If a web framework can connect to all these services than we can integrate our system easier. If not then that makes the architecture more difficult but not impossible.
The framework must be able to sit behind an AWS Elastic Load Balancer. We will not investigate that in this process, but there might be a follow-up blog further down the line.

The Process of Elimination

For this particular piece of research into the RESTful API space, we are going to be following stages where one capability of each of the frameworks as assessed. At the end of each stage, any framework that performs poorly will be eliminated. The further a framework gets the more in-depth the testing at each stage becomes, up to the last stage where a short example of a restful API will be created in that framework.

The Frameworks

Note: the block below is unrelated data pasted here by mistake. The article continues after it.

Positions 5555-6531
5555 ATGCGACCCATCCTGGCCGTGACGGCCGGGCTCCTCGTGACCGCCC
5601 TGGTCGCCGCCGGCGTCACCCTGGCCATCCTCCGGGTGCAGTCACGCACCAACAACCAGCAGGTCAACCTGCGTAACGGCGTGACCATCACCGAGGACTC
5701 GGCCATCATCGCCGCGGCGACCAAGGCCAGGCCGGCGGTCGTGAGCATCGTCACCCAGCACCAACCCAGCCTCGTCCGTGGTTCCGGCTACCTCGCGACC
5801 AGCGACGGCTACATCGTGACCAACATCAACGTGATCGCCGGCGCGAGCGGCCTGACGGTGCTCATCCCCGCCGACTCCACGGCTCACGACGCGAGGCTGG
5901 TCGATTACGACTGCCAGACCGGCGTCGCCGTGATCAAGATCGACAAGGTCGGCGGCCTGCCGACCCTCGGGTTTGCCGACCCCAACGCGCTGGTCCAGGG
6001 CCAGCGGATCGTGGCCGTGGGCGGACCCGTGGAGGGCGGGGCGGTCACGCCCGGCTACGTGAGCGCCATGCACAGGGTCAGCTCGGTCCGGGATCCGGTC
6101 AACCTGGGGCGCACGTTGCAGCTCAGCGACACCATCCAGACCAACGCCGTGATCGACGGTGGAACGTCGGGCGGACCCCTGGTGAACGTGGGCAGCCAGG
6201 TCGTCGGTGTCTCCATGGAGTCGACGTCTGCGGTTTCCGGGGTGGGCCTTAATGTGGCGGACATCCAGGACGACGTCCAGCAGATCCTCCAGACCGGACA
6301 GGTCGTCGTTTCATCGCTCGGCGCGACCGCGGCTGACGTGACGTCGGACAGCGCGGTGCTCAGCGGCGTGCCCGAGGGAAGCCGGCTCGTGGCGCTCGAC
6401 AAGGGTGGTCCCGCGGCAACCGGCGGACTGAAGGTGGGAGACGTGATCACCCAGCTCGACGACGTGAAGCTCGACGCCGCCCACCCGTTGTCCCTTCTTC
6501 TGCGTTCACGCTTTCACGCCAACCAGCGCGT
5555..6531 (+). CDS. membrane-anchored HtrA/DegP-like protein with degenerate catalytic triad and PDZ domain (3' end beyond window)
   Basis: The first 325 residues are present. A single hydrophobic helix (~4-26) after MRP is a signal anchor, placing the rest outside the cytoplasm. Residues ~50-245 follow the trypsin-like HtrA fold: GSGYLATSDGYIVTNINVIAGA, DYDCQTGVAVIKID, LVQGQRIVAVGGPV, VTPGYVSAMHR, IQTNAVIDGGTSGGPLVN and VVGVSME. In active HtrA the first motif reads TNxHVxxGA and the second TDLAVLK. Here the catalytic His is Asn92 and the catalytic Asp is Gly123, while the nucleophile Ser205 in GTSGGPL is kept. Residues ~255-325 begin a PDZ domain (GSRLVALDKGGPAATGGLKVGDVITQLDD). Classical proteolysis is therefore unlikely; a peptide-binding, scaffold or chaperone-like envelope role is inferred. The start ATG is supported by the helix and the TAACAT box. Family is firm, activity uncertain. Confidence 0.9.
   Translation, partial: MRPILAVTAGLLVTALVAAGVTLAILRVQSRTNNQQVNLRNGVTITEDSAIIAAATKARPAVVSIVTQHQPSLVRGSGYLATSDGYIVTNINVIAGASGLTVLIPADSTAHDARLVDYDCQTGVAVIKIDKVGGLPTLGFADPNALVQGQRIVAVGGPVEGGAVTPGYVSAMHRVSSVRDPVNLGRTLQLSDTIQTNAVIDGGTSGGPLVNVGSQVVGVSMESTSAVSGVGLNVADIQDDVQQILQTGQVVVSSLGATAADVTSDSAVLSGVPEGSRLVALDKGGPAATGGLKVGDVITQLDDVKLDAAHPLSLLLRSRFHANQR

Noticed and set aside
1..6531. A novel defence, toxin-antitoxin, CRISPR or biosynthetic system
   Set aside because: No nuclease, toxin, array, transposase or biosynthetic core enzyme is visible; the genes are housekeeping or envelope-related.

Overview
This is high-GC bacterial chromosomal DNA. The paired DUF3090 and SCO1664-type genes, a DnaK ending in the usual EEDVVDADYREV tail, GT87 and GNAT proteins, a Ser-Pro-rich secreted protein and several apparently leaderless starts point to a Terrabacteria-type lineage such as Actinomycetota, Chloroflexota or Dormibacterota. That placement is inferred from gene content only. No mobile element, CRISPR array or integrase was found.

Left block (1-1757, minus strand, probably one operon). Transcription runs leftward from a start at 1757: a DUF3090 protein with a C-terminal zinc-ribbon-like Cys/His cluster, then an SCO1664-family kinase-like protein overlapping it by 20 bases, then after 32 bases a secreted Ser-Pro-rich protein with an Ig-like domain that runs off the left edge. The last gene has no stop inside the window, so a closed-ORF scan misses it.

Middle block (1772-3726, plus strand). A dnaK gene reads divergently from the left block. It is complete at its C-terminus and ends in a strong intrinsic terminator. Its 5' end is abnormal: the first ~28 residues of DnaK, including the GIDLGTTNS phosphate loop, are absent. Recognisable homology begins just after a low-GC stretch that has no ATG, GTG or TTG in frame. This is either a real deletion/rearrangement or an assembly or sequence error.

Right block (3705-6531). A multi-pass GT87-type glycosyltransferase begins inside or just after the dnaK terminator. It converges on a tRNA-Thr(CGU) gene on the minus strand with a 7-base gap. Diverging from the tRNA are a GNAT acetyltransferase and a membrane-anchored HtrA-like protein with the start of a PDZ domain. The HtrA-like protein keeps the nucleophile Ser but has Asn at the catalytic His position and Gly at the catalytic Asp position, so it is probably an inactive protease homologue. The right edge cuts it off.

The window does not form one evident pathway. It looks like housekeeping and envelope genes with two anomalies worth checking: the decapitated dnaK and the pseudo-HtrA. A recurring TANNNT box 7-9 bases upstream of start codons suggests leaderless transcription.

This is the list of contenders. Please note this is not an exhaustive list of frameworks, but a list of mature well-formed frameworks that could fit the current development processes at OptimalBI.

  • ASP.Net
  • AWS API Gateway with AWS Lambda
  • Spring (Java)
  • Express (Node.js)
  • Loopback (Node.js)
  • Restify (Node.js)
  • Django (Python)
  • Flask (Python)
  • Rails (Ruby)

Did I miss any big ones? Please leave a comment and tell us so that we can include it in the great framework showdown.

Next Time

In-depth requirements for REST, and Stage One: Platform Analysis
Coffee to Code – Tim Gray
Tim blogs about the sharp end of code and the languages it is written in.

You can read Tim’s “What’s The Best Restful Web API Framework” Part 2, Part 3, Part 4, Part 5 and Part 6 to get the whole picture.